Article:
- Title Pages
- List of Figures
- List of Contributors
- 1 Questioning the Democratic, and Democratic Questioning
- 2 Against the ‘Democratic Turn’
- 3 The Divided Legacy of <i>Politikon</i>
- 4 A Democratic Turn in the Reception of the Roman–Dutch Law of Treason in South Africa?
- 5 Labour and the Classics
- 6 Appropriations of Cicero and Cato in the Making of American Civic Identity
- 7 Classics as a Weapon
- 8 Civilization and Savagery at the 1893 World’s Columbian Exposition
- 9 The Expansion of Tragedy as Critique<sup>1</sup>
- 10 Investigating American Women’s Engagements with Graeco-Roman Antiquity, and Expanding the Circle of Classicists
- 11 The Democratic Turn in (and through) Pedagogy
- 12 Classics in West African Education
- 13 Back to the <i>Demos</i>
- 14 Can ‘Democratic’ Modern Stagings of Ancient Drama be ‘Authentic’?
- 15 Demotic Power to the People
- 16 Aristophanic Performance as an All-inclusive Event
- 17 Constructing Bridges for Peace and Tolerance
- 18 <i>The Silence of Eurydice</i>
- 19 Ovidian Metamorphoses in the Fiction of A. S. Byatt
- 20 Catullus and Lesbia Translated in Women’s Historical Novels
- 21 Female Voices
- 22 Heroes or Villains
- 23 Democracy and Popular Media
- 24 Practising Classical Reception Studies ‘in the Round’
- 25 In Search of Ancient Myths
- 26 Truth, Justice, and the Spartan Way
- 27 A ‘Democratic Turn’ at the Ashmolean Museum
- 28 All Mod Cons? Power, Openness, and Text in the Digital Turn
In Search of Ancient Myths
In Search of Ancient Myths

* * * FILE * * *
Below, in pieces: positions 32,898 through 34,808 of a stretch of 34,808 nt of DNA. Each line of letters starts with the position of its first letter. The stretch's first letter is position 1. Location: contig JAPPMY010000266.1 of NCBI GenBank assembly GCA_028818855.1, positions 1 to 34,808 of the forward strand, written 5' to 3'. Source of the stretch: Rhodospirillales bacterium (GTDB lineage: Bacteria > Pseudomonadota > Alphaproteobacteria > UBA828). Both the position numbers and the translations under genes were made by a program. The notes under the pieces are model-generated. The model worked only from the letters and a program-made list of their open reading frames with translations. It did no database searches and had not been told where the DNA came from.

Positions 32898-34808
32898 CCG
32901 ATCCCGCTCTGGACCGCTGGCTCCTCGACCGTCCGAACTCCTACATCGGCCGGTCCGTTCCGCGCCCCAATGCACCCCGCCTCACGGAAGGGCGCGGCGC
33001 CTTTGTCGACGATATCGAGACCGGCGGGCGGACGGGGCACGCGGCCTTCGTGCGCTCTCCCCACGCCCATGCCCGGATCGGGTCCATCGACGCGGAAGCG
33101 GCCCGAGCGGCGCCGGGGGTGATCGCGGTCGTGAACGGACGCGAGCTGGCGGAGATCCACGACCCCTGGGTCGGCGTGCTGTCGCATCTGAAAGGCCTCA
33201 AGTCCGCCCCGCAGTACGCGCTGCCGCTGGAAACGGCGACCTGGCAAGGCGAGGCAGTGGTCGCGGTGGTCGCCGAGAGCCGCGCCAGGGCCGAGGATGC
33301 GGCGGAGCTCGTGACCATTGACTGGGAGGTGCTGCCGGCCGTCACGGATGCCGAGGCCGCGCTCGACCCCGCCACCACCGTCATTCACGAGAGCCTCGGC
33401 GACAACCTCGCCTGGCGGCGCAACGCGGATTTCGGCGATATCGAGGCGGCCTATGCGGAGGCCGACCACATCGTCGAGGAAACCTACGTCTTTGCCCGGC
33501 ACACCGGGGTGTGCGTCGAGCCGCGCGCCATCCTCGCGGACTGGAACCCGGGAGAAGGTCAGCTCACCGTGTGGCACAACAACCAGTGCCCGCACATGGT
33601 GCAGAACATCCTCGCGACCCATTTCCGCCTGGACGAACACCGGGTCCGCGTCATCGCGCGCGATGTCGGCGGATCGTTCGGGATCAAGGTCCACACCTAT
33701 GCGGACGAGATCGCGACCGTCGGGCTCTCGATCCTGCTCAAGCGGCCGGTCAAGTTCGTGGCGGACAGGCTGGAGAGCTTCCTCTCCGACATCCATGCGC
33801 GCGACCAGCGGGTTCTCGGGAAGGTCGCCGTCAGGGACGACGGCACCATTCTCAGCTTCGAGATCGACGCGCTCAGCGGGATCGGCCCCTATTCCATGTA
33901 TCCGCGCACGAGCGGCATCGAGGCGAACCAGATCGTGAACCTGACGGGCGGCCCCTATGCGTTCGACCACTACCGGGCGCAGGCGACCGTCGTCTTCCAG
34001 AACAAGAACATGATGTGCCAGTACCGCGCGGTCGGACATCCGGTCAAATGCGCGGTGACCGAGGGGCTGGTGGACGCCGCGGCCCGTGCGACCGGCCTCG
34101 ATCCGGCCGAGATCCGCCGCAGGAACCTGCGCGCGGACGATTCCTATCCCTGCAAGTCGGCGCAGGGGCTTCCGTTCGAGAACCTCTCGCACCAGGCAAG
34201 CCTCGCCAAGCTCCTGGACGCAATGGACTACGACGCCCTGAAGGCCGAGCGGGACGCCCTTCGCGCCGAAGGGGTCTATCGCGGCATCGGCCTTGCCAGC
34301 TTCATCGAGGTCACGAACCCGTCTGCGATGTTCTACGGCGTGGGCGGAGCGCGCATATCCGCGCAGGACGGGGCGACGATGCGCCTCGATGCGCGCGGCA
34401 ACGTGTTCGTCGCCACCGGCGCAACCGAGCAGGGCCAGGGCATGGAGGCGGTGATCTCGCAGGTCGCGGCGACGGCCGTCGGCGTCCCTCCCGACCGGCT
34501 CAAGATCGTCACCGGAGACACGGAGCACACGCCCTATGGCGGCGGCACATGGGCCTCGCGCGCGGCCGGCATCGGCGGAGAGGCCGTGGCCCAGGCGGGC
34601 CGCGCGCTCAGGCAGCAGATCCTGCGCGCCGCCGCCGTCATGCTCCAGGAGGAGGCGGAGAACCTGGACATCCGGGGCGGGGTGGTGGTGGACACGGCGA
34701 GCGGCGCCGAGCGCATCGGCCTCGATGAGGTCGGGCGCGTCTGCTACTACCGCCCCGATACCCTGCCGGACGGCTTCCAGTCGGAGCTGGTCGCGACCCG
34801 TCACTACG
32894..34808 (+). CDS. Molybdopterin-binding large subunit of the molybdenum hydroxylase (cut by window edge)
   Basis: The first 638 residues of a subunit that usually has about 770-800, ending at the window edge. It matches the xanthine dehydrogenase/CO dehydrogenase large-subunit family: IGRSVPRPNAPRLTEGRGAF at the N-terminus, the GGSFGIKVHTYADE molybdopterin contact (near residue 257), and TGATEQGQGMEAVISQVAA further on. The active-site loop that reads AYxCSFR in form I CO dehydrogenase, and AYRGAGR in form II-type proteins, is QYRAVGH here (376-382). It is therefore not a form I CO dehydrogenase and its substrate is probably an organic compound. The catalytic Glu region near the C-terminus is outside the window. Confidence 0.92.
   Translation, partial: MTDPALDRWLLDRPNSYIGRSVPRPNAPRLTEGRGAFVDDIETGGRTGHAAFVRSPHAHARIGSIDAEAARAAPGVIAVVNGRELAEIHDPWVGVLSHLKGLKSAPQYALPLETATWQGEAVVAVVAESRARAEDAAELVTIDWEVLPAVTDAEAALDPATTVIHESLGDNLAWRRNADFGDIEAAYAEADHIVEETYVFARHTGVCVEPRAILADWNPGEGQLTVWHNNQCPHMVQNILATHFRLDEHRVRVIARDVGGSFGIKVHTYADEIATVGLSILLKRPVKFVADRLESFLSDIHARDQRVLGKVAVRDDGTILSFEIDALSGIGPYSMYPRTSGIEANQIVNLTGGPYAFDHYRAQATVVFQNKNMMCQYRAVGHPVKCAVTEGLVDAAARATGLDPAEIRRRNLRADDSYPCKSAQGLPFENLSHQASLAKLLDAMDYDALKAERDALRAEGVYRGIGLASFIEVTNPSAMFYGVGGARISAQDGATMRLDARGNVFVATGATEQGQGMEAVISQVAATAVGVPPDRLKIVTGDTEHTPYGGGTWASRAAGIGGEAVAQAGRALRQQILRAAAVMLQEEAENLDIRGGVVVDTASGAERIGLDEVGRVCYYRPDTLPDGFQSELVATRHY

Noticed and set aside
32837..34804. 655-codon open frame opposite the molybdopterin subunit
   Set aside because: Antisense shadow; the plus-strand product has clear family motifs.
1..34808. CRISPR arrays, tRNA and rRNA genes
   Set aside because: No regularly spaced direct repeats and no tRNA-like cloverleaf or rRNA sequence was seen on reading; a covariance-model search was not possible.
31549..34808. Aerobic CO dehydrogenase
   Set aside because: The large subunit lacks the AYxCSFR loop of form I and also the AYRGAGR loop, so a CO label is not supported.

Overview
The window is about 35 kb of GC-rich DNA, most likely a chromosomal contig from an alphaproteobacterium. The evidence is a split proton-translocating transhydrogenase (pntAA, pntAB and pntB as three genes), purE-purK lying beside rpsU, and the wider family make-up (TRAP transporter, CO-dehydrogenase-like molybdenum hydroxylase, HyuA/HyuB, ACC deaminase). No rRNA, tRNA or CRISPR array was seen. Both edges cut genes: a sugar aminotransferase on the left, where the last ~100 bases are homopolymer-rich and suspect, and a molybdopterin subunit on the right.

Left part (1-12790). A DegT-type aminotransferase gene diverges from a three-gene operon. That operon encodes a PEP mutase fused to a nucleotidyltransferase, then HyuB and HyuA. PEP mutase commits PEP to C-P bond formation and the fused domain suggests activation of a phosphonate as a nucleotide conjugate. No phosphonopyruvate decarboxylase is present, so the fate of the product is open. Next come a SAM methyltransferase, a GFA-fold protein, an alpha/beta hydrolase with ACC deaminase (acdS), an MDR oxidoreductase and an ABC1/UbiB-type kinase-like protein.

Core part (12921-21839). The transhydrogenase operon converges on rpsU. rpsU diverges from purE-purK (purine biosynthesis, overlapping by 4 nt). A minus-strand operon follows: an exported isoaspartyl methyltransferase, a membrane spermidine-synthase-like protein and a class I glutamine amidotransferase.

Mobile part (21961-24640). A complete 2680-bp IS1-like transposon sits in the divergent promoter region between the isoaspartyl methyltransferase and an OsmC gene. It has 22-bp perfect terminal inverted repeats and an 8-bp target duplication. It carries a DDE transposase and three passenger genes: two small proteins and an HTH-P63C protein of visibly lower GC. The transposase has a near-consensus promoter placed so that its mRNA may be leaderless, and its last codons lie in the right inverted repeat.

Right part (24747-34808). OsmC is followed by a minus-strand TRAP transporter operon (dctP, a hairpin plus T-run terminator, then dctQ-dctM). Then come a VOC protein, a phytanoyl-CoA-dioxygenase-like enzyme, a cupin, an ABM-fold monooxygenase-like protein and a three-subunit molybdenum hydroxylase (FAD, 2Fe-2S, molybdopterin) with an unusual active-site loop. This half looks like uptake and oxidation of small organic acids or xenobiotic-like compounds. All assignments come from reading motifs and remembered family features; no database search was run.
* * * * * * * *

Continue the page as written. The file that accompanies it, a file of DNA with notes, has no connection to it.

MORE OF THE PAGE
Documentaries and the Quest for the Homeric World
- (p.365) 25 In Search of Ancient Myths
- Classics in the Modern World
- Oxford University Press
This chapter examines the need for legitimization of our culture by the esteemed ancient cultures through a visual dialogue between modern and ancient has resulted in the production of counter-narratives of the past. These alternative narratives encourage modern interpretations of the ancient world by practitioners and seek to be authorized by the classicists. The discussion explores how and why documentary making (for example, the work of Michael Wood and Bettany Hughes) has changed popular conceptions of the Homeric world and our reception of classical myth and history. The chapter investigates the notion of a ‘democratic turn’ in Homeric receptions stimulated by the practice and the research of documentary making and demonstrates how the ancient world has played an essential role to the creation of highly-developed sets of cultural appropriations by documentary and its audiences.
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